What is the Definition of Points?

Points

Noun

Definition: Points are a one time charge assessed at closing by the lender to incrcapacity the lenders earnings on mortgage loans. One point equals 100 basis points, or 1% of the loan. Referred to as a “par loan’ if no points are charged by the lender.

Pages that Mention Points

Church Mortgage, Church Loans, & Church Financing by Commercial Loan Direct


Church Commercial Real Estate Loans and Mortgages. Save with no points and low closing costs. Offering financing lending nationwide. Mortgages at low rates.

Debt Yield & How To Calculate - Overview of Debt Yield Ratios


Lenders use the debt yield ratio to evaluate the risk involved with lending money to a property owner. By definition, it is the return the lender would receive if the borrower defaulted on the loan and the lender had to foreclose on the subject property. Calculated in percentage points, it is the return the lender makes from the real estate after the foreclosure. Therefore, debt yield is inversely related to risk.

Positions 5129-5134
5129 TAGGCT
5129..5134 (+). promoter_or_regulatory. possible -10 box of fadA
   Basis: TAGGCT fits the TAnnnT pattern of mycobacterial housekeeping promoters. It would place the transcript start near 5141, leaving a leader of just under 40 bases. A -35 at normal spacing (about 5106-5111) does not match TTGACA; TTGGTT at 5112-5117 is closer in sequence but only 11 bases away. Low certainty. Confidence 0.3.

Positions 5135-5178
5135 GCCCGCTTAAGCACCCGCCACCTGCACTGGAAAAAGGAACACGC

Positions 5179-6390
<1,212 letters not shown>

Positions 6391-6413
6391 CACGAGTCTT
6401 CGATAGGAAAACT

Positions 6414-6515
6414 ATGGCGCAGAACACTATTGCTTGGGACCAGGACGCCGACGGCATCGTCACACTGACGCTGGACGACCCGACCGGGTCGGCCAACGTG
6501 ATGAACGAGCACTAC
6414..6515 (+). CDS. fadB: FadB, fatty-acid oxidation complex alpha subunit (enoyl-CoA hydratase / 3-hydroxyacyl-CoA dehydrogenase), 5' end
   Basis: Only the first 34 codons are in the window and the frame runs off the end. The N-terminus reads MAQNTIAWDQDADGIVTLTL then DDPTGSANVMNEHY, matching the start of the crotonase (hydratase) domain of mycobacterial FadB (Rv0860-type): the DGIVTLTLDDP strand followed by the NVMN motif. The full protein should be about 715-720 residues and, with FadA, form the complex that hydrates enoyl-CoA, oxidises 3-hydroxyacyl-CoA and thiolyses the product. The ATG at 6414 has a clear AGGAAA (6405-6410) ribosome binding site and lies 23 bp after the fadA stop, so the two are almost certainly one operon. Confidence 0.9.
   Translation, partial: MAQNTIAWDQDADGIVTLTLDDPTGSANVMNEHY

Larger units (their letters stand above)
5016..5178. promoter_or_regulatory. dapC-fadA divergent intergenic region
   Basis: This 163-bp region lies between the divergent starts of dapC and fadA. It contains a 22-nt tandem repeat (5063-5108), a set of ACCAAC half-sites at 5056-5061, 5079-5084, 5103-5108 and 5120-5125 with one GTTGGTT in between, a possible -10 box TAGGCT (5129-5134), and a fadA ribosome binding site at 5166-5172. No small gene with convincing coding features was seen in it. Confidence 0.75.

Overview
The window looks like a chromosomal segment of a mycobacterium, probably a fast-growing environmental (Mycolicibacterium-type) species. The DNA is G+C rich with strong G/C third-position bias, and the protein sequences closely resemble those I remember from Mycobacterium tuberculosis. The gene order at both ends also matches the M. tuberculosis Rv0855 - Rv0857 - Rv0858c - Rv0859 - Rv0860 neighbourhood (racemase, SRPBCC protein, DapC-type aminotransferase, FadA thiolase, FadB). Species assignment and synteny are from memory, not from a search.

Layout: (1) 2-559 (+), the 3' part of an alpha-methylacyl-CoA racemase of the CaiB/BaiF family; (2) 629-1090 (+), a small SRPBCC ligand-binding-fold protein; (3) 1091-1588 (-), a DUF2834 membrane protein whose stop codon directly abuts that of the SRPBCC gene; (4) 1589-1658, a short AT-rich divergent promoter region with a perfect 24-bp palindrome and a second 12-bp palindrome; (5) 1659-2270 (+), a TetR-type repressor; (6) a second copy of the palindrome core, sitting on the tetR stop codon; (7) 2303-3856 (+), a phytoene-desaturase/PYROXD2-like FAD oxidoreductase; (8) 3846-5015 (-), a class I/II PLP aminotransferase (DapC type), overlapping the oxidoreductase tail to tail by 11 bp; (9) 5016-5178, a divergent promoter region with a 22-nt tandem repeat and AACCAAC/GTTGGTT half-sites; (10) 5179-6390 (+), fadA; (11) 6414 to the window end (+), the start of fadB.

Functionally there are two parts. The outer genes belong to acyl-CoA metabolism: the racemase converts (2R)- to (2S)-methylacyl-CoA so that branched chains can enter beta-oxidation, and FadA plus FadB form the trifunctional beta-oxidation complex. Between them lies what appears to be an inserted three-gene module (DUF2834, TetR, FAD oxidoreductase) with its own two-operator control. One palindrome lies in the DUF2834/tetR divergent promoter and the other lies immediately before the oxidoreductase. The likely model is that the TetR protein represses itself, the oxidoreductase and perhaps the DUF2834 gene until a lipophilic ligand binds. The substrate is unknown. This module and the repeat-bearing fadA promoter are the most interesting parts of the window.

Commercial Loans - Apartment Mortgages - Online Commercial Lender


Commercial loans and apartment mortgages nationwide. Save with low interest rates, no points, and low closing costs. Offering apartment loans and commercial property financing nationwide.

Commercial Loan Direct - Getting Started - Apply for a commercial loan, apartment loan or multifamily mortgage


Apply for a commercial loan, apartment loan & multifamily mortgage. Lowest fixed rates available. No points and low closing fees. Apartment financing simplified.

How Risk Retention Affects Lenders, Borrowers, & Bond Investors (Pt. 2)


Since its inception, CMBS lending has been the go-to mortgage product for larger properties with sponsors that want non-recourse financing with high leverage, low interest rates, and lenient underwriting. However, since the market collapse in 2007 and the passage of the Dodd-Frank “Risk Retention”, things have changed. Although still more permissive than conventional or insurance products, CMBS underwriting standards have become more stringent, leverage points have been lowered, and interest rates can fluctuate greatly depending on treasury indexes and bond investor demands.

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